Amos Andre Dodson was born into slavery on April 10, 1856, in Mecklenburg County. He was the son of Judith Hepburn Dodson, who died while he was very young, and James Dodson. He served as auntil the age of eight, when he was put to work with a cabinetmaker for four years. During that time he became free as a consequence of the Civil War. At age twelve Dodson began an apprenticeship in carpentry while studying at night. He also worked for a physician who acquainted him with history and English literature. Dodson taught in Mecklenburg County from about 1872 until 1882 and later returned to that profession as financial circumstances dictated.
During the 1870s Dodson became involved inpolitics. He served as a census enumerator in 1880. Within two years he had received an appointment as a railroad mail clerk with the assistance of William Mahone, leader of the Readjusters, a coalition of moderate white and black and white Republicans that in 1879 had gained control of the General Assembly. In 1883 Mecklenburg County Readjusters nominated Dodson for a seat in the House of Delegates following a power struggle within the county coalition. On July 31, 1883, Dodson wrote to ask Mahone if he could continue his clerking position if he won the assembly seat. Ross Hamilton, an African American Republican who had held the House seat since 1869, was the focus of the contention but eventually relented and supported Dodson. A strong orator, Dodson won election by a vote of 1,933 to 1,584 for the candidate, despite the fact that Democrats reclaimed control of the state that year.
During the General Assembly that met in two sessions from December 1883 through March 1884 and again from August to December 1884, Dodson served on the Committees on Claims, on Immigration, and on Officers and Offices at the Capitol. Leading African Americans in Richmond asked him to present a petition to the assembly that protested the proposed racial segregation of school boards, the restriction of black men’s roles on those boards, and the reduction offunds for African American children.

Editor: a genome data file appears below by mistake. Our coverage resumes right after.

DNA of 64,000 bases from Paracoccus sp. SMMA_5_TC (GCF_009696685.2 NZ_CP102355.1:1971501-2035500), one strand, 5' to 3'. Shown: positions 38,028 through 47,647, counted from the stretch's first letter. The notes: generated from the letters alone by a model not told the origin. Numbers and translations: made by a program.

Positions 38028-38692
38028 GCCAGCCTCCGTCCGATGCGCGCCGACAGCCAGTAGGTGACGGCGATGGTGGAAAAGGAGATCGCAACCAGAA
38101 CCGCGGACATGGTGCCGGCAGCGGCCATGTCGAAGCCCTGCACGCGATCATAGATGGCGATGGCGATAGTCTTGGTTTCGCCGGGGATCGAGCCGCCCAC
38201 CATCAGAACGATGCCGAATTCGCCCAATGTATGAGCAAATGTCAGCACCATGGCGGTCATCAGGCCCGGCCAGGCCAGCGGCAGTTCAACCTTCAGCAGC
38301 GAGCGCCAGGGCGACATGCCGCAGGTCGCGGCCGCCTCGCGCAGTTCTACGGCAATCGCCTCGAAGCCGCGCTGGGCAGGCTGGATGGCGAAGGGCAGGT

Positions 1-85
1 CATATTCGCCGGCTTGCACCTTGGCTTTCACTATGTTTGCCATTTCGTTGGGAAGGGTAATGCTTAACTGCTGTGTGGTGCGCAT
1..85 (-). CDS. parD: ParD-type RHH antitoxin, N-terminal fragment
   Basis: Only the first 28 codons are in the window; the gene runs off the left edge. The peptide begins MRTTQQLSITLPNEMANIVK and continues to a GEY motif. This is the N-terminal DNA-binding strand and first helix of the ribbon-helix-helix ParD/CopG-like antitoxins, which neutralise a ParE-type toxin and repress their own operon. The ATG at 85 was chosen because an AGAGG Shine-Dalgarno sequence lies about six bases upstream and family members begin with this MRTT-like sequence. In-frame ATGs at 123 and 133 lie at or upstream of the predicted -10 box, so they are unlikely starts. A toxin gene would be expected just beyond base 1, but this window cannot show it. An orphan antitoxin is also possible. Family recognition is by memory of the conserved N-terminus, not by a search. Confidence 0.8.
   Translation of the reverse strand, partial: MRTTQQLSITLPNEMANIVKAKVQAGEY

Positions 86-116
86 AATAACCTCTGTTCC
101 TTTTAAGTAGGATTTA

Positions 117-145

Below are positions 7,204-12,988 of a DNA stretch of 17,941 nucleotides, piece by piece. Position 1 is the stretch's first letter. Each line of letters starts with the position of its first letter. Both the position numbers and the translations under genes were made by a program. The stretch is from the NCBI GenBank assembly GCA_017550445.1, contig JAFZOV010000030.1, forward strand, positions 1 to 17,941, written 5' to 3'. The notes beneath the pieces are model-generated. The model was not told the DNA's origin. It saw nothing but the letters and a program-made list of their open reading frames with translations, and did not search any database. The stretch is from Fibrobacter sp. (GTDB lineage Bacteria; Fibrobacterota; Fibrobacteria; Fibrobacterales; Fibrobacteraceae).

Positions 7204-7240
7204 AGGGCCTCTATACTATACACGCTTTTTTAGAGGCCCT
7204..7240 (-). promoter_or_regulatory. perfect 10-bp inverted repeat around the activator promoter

Dodson read law under the tutelage of, who represented Dinwiddie County in the House. With the national Republicans still in power, Dodson received an appointment as deputy collector with the Internal Revenue Service. In April 1884 he attended the convention at which Mahone and the Readjusters merged with the Republican Party, and Dodson was chosen to be one of the at-large Virginia delegates to the Republican National Convention, in Chicago. Later that year his name was floated as a potential candidate for the . He did not seek reelection to the assembly in 1885, but he continued to organize for the Republican Party in Charlotte and Mecklenburg counties that year with the hope of revitalizing a Republican-led political coalition under Mahone’s direction.
Dodson was among a group of African American legislators and businessmen who in January 1886 incorporated the Colored Agricultural and Industrial Association of Virginia to establish an annual fair to exhibit farm and industrial products. Later that year he moved to Knoxville, Tennessee, where he joined an undertaking business. Dodson gained public attention in 1887 when he successfully advocated the development of two Tennessee railway lines. He also opposed a prohibition amendment to the state constitution.
Dodson continued to speak and organize for the Republican Party and late in 1887 sought Mahone’s aid in convincing Knoxville Republicans that he was a “consistent member” of the party and not “weak kneed.” By September 1888 Dodson had become seriously ill with typhoid fever and later with consumption, probably tuberculosis. On November 29 of that year he married Sylvia J. Mason, a teacher. Dodson died at his Knoxville home on December 26, 1888, and was most likely buried in that city.